“Each midwife learns and knows the active form of perineum protection, for many midwives it is a privilege to be active there where the child arrives and to avoid a rapid passage of the head and thus possible injury to the perineum. We midwives from the arco Maternity Clinic go so far as to say that an active protection of the perineum by the midwife is, after training with EPI·NO, no longer necessary. There is nothing more wonderful and fulfilling for the woman giving birth, her partner and for us midwives than for the woman to push the little head of her child with her own hand or the hand of her partner. She knows herself intuitively also through the training with EPI·NO, how much feeling and dosing this procedure requires. These births are the ones with the fewest perineum injuries and it is the most dignified, active and integral way to accompany a birth. To experience woman and man as an entity, we midwives remain in the background as extras who can call on their professional knowledge at any time and whenever necessary.”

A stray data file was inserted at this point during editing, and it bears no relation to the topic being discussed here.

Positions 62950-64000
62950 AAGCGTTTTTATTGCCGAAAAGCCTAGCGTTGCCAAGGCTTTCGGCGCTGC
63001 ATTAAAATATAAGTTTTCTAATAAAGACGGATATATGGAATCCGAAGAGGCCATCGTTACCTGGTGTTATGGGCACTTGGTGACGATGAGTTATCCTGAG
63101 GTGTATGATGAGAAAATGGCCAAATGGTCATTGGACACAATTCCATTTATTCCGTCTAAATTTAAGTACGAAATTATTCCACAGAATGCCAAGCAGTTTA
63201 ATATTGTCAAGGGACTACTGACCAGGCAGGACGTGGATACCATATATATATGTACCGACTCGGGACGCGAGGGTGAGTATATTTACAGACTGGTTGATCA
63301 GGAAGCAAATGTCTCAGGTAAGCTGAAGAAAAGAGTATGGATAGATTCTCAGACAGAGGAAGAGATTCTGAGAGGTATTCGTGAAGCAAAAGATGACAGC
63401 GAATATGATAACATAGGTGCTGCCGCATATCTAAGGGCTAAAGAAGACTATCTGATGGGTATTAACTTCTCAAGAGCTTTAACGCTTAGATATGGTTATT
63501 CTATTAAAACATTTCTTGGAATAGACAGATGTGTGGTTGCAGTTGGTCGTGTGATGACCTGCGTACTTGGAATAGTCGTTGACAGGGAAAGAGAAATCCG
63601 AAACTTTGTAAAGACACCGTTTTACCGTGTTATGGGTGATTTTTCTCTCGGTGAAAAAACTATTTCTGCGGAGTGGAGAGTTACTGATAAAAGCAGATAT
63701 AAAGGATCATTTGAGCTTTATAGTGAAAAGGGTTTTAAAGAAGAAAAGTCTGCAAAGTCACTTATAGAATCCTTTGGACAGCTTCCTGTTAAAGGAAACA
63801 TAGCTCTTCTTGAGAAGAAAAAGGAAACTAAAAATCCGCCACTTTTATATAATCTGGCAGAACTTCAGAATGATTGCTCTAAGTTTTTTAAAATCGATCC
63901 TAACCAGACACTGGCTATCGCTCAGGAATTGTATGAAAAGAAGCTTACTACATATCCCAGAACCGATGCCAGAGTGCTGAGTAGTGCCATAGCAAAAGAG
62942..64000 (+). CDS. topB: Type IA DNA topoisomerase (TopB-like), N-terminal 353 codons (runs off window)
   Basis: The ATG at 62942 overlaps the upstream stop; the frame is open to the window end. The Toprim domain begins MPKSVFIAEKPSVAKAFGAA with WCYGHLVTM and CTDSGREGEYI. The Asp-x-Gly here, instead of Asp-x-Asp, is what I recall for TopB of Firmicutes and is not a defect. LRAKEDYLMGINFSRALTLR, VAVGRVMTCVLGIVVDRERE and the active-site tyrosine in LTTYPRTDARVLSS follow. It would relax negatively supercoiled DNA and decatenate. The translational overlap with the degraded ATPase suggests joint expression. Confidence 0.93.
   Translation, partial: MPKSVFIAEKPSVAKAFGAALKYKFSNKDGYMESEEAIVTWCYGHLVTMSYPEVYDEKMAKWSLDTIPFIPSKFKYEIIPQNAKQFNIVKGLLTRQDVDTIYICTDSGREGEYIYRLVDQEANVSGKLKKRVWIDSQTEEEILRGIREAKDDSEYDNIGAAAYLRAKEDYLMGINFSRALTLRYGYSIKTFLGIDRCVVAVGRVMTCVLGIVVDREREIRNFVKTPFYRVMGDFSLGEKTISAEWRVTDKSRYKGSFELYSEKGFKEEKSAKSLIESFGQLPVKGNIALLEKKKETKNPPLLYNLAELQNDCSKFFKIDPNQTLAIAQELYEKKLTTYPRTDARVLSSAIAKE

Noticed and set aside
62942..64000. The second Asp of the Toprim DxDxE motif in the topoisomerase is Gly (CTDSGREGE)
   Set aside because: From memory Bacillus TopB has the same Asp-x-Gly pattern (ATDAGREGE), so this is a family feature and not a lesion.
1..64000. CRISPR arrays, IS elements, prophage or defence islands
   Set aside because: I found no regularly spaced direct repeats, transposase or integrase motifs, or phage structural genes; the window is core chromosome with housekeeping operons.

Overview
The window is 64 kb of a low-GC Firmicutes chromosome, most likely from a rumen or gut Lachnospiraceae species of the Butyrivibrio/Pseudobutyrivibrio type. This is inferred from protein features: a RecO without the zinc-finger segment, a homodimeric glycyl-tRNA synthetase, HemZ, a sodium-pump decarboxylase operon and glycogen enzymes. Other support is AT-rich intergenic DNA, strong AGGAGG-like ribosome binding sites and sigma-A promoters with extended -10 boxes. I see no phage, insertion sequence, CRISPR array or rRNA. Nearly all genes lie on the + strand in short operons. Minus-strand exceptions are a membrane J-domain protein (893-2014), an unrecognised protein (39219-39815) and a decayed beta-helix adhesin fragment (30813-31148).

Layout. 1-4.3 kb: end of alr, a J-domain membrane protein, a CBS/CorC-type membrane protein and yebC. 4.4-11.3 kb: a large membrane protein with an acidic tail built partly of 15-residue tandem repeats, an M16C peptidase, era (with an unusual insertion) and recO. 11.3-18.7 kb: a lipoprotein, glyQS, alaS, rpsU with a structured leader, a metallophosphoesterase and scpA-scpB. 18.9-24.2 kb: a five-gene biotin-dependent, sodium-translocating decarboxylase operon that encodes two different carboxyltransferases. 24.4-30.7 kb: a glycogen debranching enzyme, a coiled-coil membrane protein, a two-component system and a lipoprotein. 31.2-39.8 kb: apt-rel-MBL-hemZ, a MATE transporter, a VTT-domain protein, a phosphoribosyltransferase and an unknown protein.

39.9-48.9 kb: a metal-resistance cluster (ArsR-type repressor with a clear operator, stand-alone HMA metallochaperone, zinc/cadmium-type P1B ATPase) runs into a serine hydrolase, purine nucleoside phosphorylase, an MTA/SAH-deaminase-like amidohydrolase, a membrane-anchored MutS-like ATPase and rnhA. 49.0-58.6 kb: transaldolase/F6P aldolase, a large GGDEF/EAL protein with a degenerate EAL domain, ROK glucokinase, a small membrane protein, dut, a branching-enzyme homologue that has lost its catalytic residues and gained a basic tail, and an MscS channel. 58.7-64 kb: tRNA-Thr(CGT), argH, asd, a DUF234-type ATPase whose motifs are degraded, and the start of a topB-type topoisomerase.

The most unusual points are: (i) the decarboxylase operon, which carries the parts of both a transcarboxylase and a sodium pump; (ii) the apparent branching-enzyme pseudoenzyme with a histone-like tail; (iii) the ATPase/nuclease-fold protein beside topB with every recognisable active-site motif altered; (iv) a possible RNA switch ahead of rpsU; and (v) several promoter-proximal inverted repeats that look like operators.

The finish line of your “Triathlon of Birth” is the most magnificent and life-changing time of your life, and a successful triathlon of birth should involve your family, friends, doula, and physician cheering you on.
I wish you success in your pelvic health!
The Brilliant Baby Bump is a Medicine Hat company devoted to education, prevention, and healing women in their pelvic health. We are dedicated to raising awareness in women’s pelvic health to prevent pelvic floor dysfunction. We want to create a community where women are not embarrassed to talk about pelvic floor health.